The Professional Standard Standards Body (PRSB) has updated its healthcare planning standard to support community mental health care.
Commissioned by NHS England, the standard of care plan aims to ensure that the right information about a person and their needs is available in a personalized care plan that can be shared digitally with health and care professionals, and with the individuals themselves, there and when attention is needed.
People with severe mental health conditions living in the community receive support from a wide range of services, including GPs, nurses, psychiatrists, pharmacists, and occupational therapists, among others.
The goal of the updated care planning standard is to help unite these services. The standard has a section about me, which provides space for a person to share what is most important to them and what they need to know from professionals so they can feel more control over their care.
Sarah Markham, one of the patients leading the project, said: “As a patient, I know from experience that there is nothing worse than having clinical information stored in various data systems that are not always connected and that can result in less treatment and poor results.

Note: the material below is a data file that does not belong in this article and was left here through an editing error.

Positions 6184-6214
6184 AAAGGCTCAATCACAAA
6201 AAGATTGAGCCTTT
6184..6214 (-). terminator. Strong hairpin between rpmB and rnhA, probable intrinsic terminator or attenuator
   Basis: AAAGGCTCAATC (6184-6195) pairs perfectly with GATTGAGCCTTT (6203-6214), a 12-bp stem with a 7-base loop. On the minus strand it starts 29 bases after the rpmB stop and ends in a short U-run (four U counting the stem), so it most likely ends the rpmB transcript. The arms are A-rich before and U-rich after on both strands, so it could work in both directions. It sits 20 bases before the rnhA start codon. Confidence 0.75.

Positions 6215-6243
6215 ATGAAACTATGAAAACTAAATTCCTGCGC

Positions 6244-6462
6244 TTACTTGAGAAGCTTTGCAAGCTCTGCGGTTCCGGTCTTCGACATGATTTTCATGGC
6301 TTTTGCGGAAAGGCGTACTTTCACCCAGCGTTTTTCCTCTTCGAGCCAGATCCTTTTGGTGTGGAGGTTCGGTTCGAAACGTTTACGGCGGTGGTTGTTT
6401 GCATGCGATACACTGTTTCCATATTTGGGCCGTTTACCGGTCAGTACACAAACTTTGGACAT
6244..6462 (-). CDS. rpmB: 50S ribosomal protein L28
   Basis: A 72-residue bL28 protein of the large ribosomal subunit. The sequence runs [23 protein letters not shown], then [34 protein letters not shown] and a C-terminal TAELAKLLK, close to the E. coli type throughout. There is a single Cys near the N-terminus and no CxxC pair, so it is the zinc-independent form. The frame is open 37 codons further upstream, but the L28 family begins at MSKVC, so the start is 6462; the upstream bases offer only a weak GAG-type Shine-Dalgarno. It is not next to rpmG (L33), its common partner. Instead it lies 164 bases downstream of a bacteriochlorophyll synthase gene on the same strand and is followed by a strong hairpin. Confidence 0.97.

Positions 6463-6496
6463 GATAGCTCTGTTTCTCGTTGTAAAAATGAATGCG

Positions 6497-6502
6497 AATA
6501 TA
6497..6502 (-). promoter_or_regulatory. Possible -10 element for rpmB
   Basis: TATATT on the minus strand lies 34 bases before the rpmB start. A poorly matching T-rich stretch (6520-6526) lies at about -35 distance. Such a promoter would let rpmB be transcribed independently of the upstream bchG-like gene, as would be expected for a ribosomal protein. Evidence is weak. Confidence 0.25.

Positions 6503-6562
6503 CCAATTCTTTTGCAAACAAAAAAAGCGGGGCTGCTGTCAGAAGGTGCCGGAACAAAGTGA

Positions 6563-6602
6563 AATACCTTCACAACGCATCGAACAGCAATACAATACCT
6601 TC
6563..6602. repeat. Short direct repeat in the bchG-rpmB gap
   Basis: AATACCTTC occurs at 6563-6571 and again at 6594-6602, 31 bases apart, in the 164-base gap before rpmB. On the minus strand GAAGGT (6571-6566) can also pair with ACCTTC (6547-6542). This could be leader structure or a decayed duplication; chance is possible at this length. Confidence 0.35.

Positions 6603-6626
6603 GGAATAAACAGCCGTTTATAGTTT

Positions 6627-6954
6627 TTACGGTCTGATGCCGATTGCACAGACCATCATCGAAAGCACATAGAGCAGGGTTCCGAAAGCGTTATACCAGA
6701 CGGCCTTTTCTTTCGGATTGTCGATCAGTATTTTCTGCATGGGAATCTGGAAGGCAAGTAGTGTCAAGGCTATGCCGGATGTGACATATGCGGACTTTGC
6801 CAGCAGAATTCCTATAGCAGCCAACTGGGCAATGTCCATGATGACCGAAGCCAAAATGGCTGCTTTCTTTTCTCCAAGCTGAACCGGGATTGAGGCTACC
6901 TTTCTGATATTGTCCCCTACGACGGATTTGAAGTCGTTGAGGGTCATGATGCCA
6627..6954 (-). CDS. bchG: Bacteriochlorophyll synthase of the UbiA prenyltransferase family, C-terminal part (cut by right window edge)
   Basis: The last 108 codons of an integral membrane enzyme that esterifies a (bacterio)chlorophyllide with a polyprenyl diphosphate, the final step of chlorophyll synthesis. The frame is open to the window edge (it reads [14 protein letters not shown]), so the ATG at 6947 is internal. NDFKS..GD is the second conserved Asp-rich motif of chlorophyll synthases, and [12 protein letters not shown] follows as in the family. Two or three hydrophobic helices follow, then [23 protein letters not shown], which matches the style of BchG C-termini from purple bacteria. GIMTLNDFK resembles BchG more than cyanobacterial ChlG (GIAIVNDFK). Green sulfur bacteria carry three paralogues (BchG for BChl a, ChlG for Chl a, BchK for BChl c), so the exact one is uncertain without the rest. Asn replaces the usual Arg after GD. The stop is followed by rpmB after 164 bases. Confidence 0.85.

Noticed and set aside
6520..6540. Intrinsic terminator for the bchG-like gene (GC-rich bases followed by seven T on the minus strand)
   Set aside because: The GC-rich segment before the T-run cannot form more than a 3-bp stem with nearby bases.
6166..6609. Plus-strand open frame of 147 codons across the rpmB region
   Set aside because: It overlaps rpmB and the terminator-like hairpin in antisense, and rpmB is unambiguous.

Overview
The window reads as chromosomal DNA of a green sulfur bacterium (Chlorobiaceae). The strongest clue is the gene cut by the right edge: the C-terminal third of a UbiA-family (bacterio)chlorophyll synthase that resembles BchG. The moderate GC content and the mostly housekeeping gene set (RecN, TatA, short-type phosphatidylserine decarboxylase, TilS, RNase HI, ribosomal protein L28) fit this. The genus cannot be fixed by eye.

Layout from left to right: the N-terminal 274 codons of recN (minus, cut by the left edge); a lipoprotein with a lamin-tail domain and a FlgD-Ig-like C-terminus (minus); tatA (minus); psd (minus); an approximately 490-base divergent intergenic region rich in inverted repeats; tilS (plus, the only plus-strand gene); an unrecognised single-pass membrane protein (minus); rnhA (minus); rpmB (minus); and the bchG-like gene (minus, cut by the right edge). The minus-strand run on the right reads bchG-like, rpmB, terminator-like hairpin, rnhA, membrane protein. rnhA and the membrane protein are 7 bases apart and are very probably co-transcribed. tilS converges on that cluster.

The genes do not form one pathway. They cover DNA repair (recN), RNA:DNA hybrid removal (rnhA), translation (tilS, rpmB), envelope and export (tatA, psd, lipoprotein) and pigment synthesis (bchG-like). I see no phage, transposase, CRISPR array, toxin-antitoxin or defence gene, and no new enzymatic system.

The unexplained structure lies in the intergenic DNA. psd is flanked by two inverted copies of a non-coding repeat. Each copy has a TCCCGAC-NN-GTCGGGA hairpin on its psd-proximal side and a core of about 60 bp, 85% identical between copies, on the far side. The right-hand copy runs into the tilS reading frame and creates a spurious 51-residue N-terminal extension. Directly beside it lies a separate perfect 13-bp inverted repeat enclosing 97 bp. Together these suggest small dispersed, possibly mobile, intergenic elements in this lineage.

“A standard for care plans will help prevent this from happening and will support the digital exchange of care plans for people. It is crucial to ensure good quality healthcare as well as positive patient experiences and outcomes. ”
The PRSB began the project in 2020 by assessing what information was needed in a community mental health care plan to improve care from the perspective of both an individual and professionals.
Said Dr. Nilesh Bharakhada, Executive Clinical Director of Health and Care of the PRSB. “The care plan standard will help foster better partnerships between health and care teams and people who use the services, allowing people to feel more actively involved in their own care and support plan.”
“By keeping people healthier in the community, we can improve their overall experiences, as well as reduce the number of emergencies and the need for frequent hospitalizations.”